line and a message body consisting of the single line
Please mail questions to the instructor directly (at apt) rather than to this list; the instructor will copy mail of general interest to the list.
All dates, including assignment deadlines, are tentative.
|6||1||2.1-7,2.9||Grammars; Abstract syntax; Interpretation|
|11||Language design; Historical survey|
|13||2||3.1-4||Lexical analysis; Regular expressions|
|18||Martin Luther King, Jr. Holiday - no class|
|20||1*||3.5-8||Finite automata; Scanner generation|
|25||4.1-3||Syntactic analysis; Grammars|
|27||4.4||Top-down parsing; Recursive descent|
|Feb||1||Table-driven LL parsing|
|3||3 2*||4.5||Bottom-up parsing|
|8||Midterm Exam (in class)|
|22||4||6.1,6.3,8.2||Type declarations and equivalence|
|24||3*||6.2,6.4-5||Type checking and coercion|
|Mar||1||Abstract data types and modules|
|3||Object-oriented programming concepts|
|8||Functional programming concepts|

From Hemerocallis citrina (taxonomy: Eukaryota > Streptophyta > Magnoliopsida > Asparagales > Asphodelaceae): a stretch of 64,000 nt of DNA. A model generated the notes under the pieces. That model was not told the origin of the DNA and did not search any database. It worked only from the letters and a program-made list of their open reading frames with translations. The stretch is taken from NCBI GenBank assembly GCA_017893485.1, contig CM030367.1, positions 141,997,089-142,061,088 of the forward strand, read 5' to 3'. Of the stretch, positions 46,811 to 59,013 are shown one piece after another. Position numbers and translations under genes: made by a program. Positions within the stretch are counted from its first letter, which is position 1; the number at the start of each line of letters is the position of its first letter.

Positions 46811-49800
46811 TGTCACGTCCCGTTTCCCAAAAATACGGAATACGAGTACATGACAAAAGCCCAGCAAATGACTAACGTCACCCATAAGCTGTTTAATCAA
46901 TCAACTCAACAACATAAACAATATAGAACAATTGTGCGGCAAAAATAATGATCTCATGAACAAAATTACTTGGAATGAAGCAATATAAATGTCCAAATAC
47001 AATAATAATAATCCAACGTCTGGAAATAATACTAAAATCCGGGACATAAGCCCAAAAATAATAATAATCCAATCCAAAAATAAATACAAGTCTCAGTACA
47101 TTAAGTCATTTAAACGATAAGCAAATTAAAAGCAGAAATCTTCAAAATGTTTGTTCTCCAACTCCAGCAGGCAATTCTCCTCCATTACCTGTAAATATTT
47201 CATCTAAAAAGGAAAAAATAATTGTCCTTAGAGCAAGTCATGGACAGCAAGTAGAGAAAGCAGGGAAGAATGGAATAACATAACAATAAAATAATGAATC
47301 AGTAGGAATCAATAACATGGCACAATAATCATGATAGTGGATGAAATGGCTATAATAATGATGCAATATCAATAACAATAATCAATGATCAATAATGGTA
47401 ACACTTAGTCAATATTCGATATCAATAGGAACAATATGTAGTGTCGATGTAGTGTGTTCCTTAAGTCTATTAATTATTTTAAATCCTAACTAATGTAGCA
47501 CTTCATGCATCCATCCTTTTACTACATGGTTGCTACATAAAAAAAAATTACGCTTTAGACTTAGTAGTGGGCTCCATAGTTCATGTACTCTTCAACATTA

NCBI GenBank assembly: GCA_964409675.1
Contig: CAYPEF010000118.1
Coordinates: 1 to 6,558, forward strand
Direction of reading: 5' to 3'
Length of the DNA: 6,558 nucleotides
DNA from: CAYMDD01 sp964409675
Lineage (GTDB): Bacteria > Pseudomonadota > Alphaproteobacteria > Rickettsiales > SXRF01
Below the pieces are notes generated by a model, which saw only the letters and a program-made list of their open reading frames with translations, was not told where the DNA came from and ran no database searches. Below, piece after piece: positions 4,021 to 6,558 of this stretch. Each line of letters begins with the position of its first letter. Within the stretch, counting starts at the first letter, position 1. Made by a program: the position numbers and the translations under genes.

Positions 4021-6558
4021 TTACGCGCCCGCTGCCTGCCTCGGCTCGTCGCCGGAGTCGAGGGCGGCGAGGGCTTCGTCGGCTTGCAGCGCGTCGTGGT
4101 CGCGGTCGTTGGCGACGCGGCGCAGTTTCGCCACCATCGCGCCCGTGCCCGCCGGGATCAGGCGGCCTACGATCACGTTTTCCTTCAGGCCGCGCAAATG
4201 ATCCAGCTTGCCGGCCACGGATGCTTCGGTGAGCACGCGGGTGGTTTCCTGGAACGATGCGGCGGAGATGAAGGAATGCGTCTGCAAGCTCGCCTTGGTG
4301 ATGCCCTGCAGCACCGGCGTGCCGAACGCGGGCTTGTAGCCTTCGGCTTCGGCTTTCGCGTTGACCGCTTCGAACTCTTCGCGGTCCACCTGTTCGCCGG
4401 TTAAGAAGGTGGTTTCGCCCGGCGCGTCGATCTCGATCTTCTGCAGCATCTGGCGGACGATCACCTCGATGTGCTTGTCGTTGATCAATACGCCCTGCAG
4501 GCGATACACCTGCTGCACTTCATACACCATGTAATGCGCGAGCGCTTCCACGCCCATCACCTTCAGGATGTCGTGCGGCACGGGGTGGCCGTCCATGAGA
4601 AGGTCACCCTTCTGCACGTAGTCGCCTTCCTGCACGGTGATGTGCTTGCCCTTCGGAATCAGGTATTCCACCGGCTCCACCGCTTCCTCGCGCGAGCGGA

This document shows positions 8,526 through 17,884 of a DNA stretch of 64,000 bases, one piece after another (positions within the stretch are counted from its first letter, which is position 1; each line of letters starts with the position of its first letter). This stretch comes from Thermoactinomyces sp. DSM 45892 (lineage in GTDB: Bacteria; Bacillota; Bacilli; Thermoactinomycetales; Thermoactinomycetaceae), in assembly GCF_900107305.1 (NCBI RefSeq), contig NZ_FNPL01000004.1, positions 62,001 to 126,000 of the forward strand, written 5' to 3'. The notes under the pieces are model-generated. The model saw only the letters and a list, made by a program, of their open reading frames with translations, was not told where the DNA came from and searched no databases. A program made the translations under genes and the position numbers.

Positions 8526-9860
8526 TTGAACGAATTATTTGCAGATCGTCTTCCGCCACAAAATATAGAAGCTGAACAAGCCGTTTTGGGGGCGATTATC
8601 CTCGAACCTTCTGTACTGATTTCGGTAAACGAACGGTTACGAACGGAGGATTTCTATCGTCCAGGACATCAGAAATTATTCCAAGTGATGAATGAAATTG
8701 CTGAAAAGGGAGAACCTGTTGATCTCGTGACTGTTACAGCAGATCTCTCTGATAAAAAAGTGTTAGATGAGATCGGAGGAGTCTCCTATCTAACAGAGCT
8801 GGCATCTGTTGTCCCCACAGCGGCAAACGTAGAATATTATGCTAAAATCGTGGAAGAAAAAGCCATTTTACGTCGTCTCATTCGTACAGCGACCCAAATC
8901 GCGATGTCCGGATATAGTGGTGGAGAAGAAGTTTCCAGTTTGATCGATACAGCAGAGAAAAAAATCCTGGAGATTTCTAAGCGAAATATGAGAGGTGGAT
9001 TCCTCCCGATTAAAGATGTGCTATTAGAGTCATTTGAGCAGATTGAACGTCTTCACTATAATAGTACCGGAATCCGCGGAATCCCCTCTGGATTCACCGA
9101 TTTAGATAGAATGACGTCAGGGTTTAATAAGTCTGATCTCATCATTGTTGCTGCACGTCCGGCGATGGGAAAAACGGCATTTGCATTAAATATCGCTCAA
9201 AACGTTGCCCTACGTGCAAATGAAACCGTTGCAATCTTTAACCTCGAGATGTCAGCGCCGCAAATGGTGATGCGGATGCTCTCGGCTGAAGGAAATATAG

|10||4*||Semantics of programming languages|
|15||Final Exam (starting at 3:30 pm)|
All indicated readings are from the Aho, Sethi, and Ullman textbook. Additional assigned readings may be handed out from time to time. Assigned selections should be read before the associated date.
Programming assignments, listed below, are distributed on the dates the assignment number appears in the schedule above and are due when the starred number appears.
Programs are due by 3:30 p.m. on the specified due date, i.e., just before class. Late programs are not accepted except in extraordinary circumstances, and then preferably by prior arrangement. The project deadlines are there to help you, by forcing you to keep up during the term.
All programming assignments must
represent your own, individual work. It is permissible to discuss the
assignment with other students, but not to discuss the solution (although
you can consult the tutors for help in debugging).
Do not, under any circumstances, copy another person's program and
submit it as your own.
Writing code for use by another or using another's code in any form
(even with their permission)
will be considered cheating, the penalties for which are described in detail
in the CS Department's booklet Undergraduate Programs 1998-1999.
In particular, cheating will result in an automatic F for the assignment
in question, and a letter to your departmental file.